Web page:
TV presenters Anthony McPartlin and Declan Donnelly will join young people who have been supported by the Prince’s Trust at the coronation this weekend.
The pair will attend the event at Westminster Abbey in their capacity as goodwill ambassadors, a role they took up in 2021 after some two decades working with the charity.
Best known for fronting shows including Saturday Night Takeaway, I’m A Celebrity… Get Me Out Of Here! and Britain’s Got Talent, Ant and Dec have hosted The Prince’s Trust Awards 10 times and recently collaborated with the charity on a course to make the media industry more accessible.
Also among the attendees will be British Vogue editor-in-chief Edward Enninful, who as a global ambassador for the trust has helped guide its work in Africa and across the world.
There will also be an appearance from American singer-songwriter Lionel Richie, who was named chairman of the trust’s global ambassador group in 2019 with the aim of helping to develop its global remit on issues including youth education and unemployment.
McPartlin said: “Our Making It In Media course with The Prince’s Trust is a real passion project for us.
“There are so many roles in TV and media that young people may have never considered as a career. We want to help young people find out more about the industry.”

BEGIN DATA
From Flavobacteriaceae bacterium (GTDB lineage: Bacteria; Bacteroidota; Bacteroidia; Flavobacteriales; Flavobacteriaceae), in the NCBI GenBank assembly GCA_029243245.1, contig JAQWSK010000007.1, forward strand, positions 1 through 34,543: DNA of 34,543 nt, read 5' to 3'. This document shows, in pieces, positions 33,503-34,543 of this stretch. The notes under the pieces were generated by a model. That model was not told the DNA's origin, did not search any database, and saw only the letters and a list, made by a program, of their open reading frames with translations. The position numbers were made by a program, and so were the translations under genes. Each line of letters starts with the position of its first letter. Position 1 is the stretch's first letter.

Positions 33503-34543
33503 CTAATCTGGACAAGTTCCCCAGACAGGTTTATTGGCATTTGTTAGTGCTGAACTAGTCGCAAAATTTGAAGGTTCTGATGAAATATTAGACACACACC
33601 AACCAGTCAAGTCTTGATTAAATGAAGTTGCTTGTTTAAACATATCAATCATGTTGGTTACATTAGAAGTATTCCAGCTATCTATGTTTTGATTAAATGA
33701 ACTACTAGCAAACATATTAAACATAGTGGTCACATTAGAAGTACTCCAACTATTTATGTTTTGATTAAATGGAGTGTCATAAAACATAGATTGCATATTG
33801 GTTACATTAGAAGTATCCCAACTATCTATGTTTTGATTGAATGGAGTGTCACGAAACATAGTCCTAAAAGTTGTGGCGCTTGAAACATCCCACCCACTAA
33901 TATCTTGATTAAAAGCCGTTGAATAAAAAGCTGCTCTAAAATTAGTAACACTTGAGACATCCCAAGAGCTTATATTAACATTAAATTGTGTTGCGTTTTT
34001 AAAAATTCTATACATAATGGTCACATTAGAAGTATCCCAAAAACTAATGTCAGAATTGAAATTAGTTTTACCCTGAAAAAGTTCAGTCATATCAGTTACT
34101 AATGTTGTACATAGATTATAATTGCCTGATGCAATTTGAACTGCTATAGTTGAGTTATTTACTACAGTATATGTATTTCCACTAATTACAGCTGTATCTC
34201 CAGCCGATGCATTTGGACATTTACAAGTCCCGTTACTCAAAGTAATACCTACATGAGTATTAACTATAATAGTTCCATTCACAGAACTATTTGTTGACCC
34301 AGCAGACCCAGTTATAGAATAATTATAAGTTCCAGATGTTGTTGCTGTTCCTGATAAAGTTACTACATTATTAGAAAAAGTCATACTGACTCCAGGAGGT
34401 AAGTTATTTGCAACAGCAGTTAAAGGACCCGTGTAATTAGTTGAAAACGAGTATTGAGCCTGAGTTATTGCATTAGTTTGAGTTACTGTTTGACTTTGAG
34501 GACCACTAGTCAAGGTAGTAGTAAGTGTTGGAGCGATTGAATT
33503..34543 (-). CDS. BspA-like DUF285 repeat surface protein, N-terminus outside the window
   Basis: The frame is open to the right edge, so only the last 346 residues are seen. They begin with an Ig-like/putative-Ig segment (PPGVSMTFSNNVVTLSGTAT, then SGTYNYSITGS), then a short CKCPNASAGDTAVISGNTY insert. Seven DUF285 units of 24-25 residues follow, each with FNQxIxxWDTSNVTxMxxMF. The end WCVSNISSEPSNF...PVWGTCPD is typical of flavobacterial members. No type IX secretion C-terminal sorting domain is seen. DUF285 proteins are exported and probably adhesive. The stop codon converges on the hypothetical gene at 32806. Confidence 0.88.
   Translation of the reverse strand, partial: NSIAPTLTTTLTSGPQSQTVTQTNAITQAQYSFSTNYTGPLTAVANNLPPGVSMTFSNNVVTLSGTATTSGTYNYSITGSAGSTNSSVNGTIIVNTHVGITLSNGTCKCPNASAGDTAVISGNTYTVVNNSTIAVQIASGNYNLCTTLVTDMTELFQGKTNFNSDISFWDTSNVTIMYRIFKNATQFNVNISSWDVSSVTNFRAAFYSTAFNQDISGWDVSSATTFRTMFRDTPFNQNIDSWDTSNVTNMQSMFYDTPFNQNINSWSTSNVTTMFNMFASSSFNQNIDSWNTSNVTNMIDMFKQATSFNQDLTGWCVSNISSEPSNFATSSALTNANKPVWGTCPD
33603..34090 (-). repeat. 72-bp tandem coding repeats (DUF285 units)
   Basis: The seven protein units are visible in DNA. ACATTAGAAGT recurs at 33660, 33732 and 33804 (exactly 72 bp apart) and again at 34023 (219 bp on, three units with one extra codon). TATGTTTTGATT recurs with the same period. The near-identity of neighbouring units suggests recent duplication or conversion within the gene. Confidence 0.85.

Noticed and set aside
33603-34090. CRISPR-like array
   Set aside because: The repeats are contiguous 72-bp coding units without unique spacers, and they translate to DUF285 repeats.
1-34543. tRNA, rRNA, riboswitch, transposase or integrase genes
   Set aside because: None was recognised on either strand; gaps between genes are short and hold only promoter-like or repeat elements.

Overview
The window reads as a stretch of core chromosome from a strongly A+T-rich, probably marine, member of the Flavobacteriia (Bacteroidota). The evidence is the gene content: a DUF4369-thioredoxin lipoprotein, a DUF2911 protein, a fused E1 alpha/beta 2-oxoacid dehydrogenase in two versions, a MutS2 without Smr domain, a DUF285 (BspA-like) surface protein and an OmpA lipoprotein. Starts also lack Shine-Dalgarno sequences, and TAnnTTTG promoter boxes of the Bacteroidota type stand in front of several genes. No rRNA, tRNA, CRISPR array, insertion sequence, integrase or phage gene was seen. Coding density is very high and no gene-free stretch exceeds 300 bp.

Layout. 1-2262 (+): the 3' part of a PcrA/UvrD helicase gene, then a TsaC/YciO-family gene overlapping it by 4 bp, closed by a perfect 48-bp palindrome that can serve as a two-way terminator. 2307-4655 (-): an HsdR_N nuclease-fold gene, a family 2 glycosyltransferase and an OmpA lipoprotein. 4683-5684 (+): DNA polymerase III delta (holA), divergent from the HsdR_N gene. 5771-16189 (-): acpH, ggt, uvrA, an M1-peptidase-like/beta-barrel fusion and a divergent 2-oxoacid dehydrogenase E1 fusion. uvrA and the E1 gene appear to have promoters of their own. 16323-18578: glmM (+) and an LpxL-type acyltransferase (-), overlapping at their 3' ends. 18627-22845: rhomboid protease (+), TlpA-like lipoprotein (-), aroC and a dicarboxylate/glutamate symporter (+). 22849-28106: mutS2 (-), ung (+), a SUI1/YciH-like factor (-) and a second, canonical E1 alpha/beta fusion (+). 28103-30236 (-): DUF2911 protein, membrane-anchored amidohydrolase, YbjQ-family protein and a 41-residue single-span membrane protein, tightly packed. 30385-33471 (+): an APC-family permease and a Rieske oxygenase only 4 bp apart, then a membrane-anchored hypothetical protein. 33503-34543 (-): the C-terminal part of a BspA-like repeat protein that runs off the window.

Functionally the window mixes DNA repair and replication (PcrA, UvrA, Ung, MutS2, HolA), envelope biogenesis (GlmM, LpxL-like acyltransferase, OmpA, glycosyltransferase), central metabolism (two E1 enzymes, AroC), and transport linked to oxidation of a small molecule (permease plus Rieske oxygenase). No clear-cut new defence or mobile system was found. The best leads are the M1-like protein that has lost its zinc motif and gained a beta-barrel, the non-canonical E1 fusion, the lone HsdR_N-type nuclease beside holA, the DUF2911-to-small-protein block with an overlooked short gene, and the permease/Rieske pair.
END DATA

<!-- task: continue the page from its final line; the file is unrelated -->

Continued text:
Donnelly said: “We’re incredibly proud to have partnered with the Prince’s Trust on this project over the last two years – and we hope we can help change many more young lives together in the years ahead.”
Also in attendance will be Kelly Jones, lead singer of Welsh band Stereophonics, who were supported by the trust before they signed a record deal, receiving a grant to help them buy new equipment so they could perform live.
Other high-profile alumni of the charity invited to the event include magician Dynamo, real name Steven Frayne, who received support, advice and a business start-up loan.
“The Prince’s Trust gave me the support no-one else would and it changed my life – that’s real magic,” he said.
British-Ghanaian hairstylist Charlotte Mensah is attending after receiving a grant in 1999, which allowed her to set up her own salon, The Hair Lounge, in London’s Portobello Road.
Among the young people attending with the Prince’s Trust are Hassan Alkhawam, 24, who sought sanctuary in Northern Ireland with his family in 2017 after escaping the conflict in Syria.
He was supported by the trust as he applied to study software engineering at university and now runs his own local social enterprise.
South-east London-based Funmilola Sosanya, 31, experienced bereavement and unemployment before the trust helped her secure employment as a healthcare assistant.
In addition to the guests who will be in the Abbey, more than 30 people supported by the trust will attend a screening in St Margaret’s Church, Westminster.
The Prince’s Trust, founded in 1976, has supported more than one million young people in the UK since it was founded and now helps them in more than 20 countries around the world.